Bee Palace

A chat with Michael Buck from award-winning nursery, Hortus Loci

November 3rd, 2017

hortus loci

Now we’re into November the garden show season seems like it was a lifetime ago, but of course the behind the scenes preparation for such events is a year-round thing. Hortus Loci are one of the nurseries responsible for growing the amazing plants shown at the likes of Chelsea and Tatton,and we were delighted to sit down for a chat with their General Manager, Michael Buck, to find out a little more about what goes on at a modern plant nursery…

Michael, first things first: tell us a bit about Hortus Loci.

We’re a nursery based in north Hampshire and in fact we turned six years old last month. The nursery is under the direction of Mark Straver and Robin Wallis, both of whom come from a long line of nurserymen and are well known for their expertise and plant knowledge. Mark came from Crocus, where he was responsible for sourcing a lot of their more unusual plants, and Robin was working at Chichester Trees and Shrubs and they decided to strike out on their own.

Mark came to Hortus with very good reputation for his exhaustive knowledge of plants and ability to source really unusual varieties, so right from day one we had four Chelsea Gardens to grow for, which really consolidated our reputation.


How do you work with designers for shows like Chelsea?

We’ll sit down with the designer and their list of plants, trees and shrubs and then work out what we can supply and what we’ll need to source. Sometimes it’s relatively straightforward, but other times it requires a little bit more creative thinking.

Two years ago the designer, Hugo Bugg, arrived in our office. Hugo was doing a project for the Royal Family in Jordan and had decided to create a garden at Chelsea inspired by that garden in Jordan. We looked at the list and between the three of us (myself, Mark and Marina Christopher)  we knew one plant on a list of 150 (a giant Fennel), which didn’t flower in time for Chelsea anyway.  We spent some time in the office going through the list and then Marina, Mark and I came up with a list of alternatives which either grew in Jordan or something that looked very similar that we know we could grow here. We had nine months to produce a garden, predominantly sourced from licensed seed from Israel, Palestine and that area, but we also had the head gardener at the botanical gardens taking seeds for us off their own sites and we had it all shipped over to Hook where we propagated and grew it and produced 7,500 plants for a Chelsea garden.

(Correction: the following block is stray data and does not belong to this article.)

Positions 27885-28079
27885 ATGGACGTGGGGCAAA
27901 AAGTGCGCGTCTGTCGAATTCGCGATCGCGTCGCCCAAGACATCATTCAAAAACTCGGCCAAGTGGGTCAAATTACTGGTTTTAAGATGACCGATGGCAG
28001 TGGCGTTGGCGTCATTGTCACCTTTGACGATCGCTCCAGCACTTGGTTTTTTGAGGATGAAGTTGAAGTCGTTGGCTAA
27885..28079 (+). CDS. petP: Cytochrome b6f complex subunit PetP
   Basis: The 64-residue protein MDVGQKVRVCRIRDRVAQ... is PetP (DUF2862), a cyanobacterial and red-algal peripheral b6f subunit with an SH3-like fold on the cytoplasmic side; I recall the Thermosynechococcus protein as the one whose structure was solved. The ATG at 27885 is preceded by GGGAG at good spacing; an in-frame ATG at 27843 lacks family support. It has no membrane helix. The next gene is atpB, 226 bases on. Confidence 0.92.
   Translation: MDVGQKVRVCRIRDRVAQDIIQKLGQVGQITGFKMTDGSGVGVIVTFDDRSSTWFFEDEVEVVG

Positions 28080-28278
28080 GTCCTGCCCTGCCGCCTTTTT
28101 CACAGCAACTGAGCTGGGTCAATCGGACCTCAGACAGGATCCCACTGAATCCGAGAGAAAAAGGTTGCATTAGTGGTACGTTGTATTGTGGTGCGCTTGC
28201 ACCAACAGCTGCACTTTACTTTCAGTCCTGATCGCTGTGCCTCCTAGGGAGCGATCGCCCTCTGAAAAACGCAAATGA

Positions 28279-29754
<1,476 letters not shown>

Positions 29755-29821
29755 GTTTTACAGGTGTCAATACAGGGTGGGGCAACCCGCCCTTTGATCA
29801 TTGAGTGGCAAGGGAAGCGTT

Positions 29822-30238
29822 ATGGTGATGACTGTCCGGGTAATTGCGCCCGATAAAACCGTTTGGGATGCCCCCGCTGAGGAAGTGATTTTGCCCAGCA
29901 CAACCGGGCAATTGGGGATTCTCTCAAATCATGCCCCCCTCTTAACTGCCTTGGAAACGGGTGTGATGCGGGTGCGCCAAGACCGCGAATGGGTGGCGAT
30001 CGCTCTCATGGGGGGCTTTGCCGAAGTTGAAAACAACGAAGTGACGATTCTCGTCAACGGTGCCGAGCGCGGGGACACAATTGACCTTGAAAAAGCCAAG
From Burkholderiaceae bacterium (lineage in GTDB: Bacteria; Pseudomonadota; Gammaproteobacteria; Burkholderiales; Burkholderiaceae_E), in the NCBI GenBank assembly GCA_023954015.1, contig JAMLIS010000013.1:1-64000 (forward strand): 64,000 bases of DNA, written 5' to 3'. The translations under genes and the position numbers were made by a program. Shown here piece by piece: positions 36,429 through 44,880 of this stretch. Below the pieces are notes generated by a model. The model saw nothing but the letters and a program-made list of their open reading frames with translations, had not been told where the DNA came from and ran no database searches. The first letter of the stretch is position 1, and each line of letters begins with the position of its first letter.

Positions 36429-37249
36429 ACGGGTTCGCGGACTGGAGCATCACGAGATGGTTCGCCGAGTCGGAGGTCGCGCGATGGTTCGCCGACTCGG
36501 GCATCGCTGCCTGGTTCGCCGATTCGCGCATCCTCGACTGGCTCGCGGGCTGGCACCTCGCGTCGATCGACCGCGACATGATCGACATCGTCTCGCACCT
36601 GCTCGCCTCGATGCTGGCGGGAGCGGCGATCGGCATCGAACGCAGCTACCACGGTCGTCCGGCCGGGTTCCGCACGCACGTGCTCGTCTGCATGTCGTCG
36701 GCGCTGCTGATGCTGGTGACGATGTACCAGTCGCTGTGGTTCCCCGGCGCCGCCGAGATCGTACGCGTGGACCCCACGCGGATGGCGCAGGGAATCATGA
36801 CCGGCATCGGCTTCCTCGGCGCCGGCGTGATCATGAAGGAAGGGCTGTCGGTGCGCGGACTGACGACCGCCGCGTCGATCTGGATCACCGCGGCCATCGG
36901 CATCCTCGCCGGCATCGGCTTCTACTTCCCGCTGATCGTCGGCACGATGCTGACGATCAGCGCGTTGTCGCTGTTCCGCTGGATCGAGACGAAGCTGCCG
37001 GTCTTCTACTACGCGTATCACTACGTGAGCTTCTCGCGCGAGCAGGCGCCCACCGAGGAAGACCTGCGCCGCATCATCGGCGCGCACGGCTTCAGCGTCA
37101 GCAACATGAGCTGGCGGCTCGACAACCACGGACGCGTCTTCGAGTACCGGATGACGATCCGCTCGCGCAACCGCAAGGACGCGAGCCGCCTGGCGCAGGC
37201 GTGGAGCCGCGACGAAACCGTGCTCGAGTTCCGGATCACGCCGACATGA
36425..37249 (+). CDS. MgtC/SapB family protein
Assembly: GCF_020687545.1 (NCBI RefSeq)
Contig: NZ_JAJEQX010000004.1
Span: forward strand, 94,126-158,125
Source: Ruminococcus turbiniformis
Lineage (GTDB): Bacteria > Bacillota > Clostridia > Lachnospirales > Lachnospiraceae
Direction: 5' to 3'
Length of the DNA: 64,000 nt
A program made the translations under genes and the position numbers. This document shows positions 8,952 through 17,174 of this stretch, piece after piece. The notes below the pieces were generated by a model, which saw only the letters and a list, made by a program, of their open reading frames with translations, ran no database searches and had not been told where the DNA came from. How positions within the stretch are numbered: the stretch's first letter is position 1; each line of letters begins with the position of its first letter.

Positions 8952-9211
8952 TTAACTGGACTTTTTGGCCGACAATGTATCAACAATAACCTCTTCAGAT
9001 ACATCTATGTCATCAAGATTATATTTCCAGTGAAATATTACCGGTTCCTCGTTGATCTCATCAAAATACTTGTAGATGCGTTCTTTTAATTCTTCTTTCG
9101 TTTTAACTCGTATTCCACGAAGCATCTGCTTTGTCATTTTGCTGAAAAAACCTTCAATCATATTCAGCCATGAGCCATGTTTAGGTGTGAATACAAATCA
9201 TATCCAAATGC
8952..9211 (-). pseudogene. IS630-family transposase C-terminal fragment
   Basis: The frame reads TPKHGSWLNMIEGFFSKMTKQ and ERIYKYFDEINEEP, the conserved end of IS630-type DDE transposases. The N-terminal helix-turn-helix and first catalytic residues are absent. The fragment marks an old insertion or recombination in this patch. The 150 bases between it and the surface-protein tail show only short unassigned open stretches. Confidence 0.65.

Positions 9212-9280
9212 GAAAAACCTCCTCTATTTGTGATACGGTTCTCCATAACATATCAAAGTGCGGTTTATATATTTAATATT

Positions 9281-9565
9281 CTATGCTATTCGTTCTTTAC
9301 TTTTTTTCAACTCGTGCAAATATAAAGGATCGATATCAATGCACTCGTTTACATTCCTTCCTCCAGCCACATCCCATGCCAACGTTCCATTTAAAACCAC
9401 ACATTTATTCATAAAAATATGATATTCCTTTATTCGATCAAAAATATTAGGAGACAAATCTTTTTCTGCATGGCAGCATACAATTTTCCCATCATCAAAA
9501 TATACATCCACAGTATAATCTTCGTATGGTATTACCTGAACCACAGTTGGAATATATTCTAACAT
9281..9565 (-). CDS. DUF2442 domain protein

Was there any interest in those plants after Chelsea? Were any of those plants incorporated into your catalogue?

It was a pretty specific plant list, but we took three plants out of that garden and we grow them now as part of a core range of annuals which we have each year. In Jordan they’re grown as perennials, but they do well here if you treat them as annuals.

Is it normal to be faced with so many unusual plant choices?

I think we’re always striving to find varieties which set us apart, so although we might be familiar with 95% of plants on a list, it’s sourcing and showing the remaining 5% where the excitement lies. Those are the game changers.

And, yes, to answer your question they do get incorporated into our retail section, so if you’re excited by a garden at Chelsea or Hampton Court you can – as a member of the public – take those ‘plantsperson’ specimens home.

Alchemillia mollis always used to be quite a standard plant, but it’s gone out of fashion a bit and we’ve seen an alternative: alchemilla erythropoda (a smaller leaved variety) come into fashion which isn’t as bullish as mollis. Erythropoda is a bit more delicate – it still gives you the colour, but it’s a very versatile, delicate plant.

Are there any plants that you think are timeless or that every garden should incorporate?

There are three that immediately spring to mind.

Geum ‘Totally Tangerine’ is a really hard worker: it’ll flower from the end of April all the way through to July and is a great addition to any garden. I’d like to see more ferns in gardens: they have a wonderful ability to take hold of and fill spaces in a way that herbaceous plants can’t. Two great varieties are Dryopteris erythrosora, which comes up with rusty orange fronds which turn to green and Dryopteris wallichiana which has dark veins with a glossy green frond that get to about a metre tall, so are very good at the back of the border.